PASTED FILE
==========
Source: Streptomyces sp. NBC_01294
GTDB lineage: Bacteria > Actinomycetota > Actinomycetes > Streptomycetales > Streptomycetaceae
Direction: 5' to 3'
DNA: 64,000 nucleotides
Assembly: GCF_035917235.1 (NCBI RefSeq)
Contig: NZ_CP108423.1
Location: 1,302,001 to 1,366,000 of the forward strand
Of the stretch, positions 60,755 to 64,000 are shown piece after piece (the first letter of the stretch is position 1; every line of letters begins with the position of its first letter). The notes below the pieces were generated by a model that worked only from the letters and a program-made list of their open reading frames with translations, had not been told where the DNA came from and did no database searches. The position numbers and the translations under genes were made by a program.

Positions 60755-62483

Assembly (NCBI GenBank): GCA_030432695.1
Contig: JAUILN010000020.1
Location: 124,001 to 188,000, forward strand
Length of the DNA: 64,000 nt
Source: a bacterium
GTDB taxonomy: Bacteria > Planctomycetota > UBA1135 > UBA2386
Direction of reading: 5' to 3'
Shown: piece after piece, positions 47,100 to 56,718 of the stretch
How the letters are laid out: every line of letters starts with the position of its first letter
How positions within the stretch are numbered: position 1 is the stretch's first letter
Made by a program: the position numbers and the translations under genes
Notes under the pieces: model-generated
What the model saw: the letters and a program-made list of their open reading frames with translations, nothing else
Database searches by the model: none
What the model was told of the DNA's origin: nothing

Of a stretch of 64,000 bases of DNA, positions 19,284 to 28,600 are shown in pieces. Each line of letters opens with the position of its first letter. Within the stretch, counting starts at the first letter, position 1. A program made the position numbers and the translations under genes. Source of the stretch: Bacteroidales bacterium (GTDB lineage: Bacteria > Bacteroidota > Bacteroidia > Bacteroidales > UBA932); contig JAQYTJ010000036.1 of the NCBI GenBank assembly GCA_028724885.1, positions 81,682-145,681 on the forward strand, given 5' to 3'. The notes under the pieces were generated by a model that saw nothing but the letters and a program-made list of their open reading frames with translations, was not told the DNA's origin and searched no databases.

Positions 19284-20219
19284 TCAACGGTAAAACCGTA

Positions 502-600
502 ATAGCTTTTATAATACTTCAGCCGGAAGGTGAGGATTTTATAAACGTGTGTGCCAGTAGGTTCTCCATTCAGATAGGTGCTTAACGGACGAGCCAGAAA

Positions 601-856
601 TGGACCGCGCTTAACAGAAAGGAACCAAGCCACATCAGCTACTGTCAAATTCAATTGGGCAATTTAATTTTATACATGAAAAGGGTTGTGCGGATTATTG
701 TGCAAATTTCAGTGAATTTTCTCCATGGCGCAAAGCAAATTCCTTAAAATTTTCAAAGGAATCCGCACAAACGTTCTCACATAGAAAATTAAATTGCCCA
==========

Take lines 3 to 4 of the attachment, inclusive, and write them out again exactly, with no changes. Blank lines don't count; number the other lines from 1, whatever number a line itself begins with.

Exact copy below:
Direction: 5' to 3'
DNA: 64,000 nucleotides